Monday, July 30, 2012

Dear Swim Instructor

Dear Swim Instructor,

You may have noticed my children didn't sign up for your lessons the last two sessions. If you wondered about it at all, perhaps you figured we stopped because the kids were tired of lessons or because we were busy with other activities.

But that's not why.

To tell the truth, Sky wants to keep taking lessons. He's proud of his ability to swim and loves being in the water. But, I just can't do it. I can't leave my kids in your hands, even though I am sure that swim lessons could benefit them both greatly.

The thing is, the last time we were there, Sky had one of his days when it's impossible for him to keep it together. He was loud, had a hard time following instructions, and had trouble minding the personal space of those around him. In other words, he had a pretty typical day for a kid with an autism spectrum disorder. It was difficult for me to watch him that way. It can be frustrating to see him miss out on opportunities because he's lost in his own world and heartbreaking to see how other people respond to him when he's so out of sync.

Do you remember what you said to me that day? My guess is that the conversation has long since left your memory.

You said, "Phew, I'm glad I only have him for an hour. I feel sorry for you!" Your facial expression (you were smiling) indicated you were trying to be light, maybe even funny. You know Sky is on the spectrum, though, and even if you don't quite get what that means, you should be able to imagine that he faces challenges that affect his behavior and make it difficult for him manage certain situations successfully.

Your comment made me wonder. I wonder if you would tell a mom whose kid is visually or hearing impaired that you're glad you only have to spend an hour with her kid? What about a mom whose kid has Down's Syndrome or whose kid is in a wheelchair?

ASD is with us 24 hours a day, every single day. It greatly impacts our lives. It limits Sky's ability to demonstrate his many talents. It cruelly allows him to seem "normal" when he's actually completely bewildered by the onslaught of input from the sensory, verbal, and social cues all around him. We invest much of our time and resources toward helping him function in a world that he is not suited for. It's exhausting. So you're right. You're lucky you only have to "deal" with him for just an hour out of your week. You're lucky you can go home to a family not burdened with autism.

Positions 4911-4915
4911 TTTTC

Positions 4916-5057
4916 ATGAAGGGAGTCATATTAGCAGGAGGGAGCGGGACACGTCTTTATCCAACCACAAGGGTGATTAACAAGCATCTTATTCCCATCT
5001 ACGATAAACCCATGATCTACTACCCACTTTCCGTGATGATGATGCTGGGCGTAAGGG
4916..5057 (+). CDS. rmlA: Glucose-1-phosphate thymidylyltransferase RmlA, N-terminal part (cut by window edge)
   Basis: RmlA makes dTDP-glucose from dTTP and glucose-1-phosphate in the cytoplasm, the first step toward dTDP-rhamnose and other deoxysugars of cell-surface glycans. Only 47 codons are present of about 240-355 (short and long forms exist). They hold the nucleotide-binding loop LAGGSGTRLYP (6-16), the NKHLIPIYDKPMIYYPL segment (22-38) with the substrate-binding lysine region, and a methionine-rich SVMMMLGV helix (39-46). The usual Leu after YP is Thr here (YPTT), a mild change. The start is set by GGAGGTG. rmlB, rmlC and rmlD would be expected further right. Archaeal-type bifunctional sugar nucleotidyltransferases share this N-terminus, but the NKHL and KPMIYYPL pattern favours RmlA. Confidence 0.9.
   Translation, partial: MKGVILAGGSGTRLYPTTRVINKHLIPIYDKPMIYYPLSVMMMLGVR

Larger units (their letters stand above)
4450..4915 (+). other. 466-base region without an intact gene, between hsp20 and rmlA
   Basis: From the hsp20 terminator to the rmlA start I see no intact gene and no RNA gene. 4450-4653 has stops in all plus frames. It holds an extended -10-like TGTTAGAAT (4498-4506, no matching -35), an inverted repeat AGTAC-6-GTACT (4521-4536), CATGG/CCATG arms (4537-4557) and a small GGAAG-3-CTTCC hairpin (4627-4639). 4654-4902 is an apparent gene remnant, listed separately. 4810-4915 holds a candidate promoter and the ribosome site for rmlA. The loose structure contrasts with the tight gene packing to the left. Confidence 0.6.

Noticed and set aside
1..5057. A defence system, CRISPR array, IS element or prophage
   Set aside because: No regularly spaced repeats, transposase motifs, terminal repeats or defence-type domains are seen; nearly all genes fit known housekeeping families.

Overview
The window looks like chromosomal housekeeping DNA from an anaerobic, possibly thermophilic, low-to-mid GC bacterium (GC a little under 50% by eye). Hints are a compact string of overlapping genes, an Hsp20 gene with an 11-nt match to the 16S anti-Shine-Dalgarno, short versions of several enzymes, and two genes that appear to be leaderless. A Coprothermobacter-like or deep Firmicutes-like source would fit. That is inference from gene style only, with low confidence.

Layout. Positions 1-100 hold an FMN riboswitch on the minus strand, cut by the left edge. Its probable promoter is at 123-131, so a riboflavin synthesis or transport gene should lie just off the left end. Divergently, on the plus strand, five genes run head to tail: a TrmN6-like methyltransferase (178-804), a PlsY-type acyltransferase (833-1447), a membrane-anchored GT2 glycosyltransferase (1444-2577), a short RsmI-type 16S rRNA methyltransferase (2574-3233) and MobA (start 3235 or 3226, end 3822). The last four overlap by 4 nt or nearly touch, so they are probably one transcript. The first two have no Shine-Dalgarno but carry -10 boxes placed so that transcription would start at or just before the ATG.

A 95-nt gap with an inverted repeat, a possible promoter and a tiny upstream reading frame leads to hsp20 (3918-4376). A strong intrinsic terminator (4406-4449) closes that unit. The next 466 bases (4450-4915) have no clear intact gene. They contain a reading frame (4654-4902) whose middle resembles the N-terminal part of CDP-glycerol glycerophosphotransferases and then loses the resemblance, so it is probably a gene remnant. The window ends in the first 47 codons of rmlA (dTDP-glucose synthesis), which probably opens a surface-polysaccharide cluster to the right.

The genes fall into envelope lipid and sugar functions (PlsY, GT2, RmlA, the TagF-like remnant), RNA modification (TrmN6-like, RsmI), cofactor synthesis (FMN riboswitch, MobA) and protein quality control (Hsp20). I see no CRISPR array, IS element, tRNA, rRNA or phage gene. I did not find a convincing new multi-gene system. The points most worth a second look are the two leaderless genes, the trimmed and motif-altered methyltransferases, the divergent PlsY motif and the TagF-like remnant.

I get that you probably don't really understand how my kid ticks. I get that he can be annoying. I even get that working with him can be demoralizing at times. But please don't dismiss him and his challenges. And, for the love of God, please don't offer me your pity.


Mom on the Edge

PS -- I know you've been teaching swimming for awhile, but since 1 in 88 kids today has an autism spectrum disorder, it might not hurt to educate yourself about it.

1 comment:

Anonymous said...

Reading this made my blood boil! As an instructor, this person should have the skills and compassion to teach a child with ASD, even if their classroom is a swimming pool. I deal with this kind of battle every day as an ALT in Japan. It frustrates me no end the Japanese attitude toward children with disorders like Sky's, not to mention children psychological problems such as anxiety and schizophrenia. I see students with ASD labeled as trouble makers all the time and completely ignored in class as a result. I once overheard two teachers discussing a student who self harms...saying she just wanted attention. They say ignorance is bliss, I disagree. Ignorance cultivates a culture of judgment, misunderstanding and resentment. I sincerely hope you can find another swim school where Sky can get the attention and encouragement he deserves.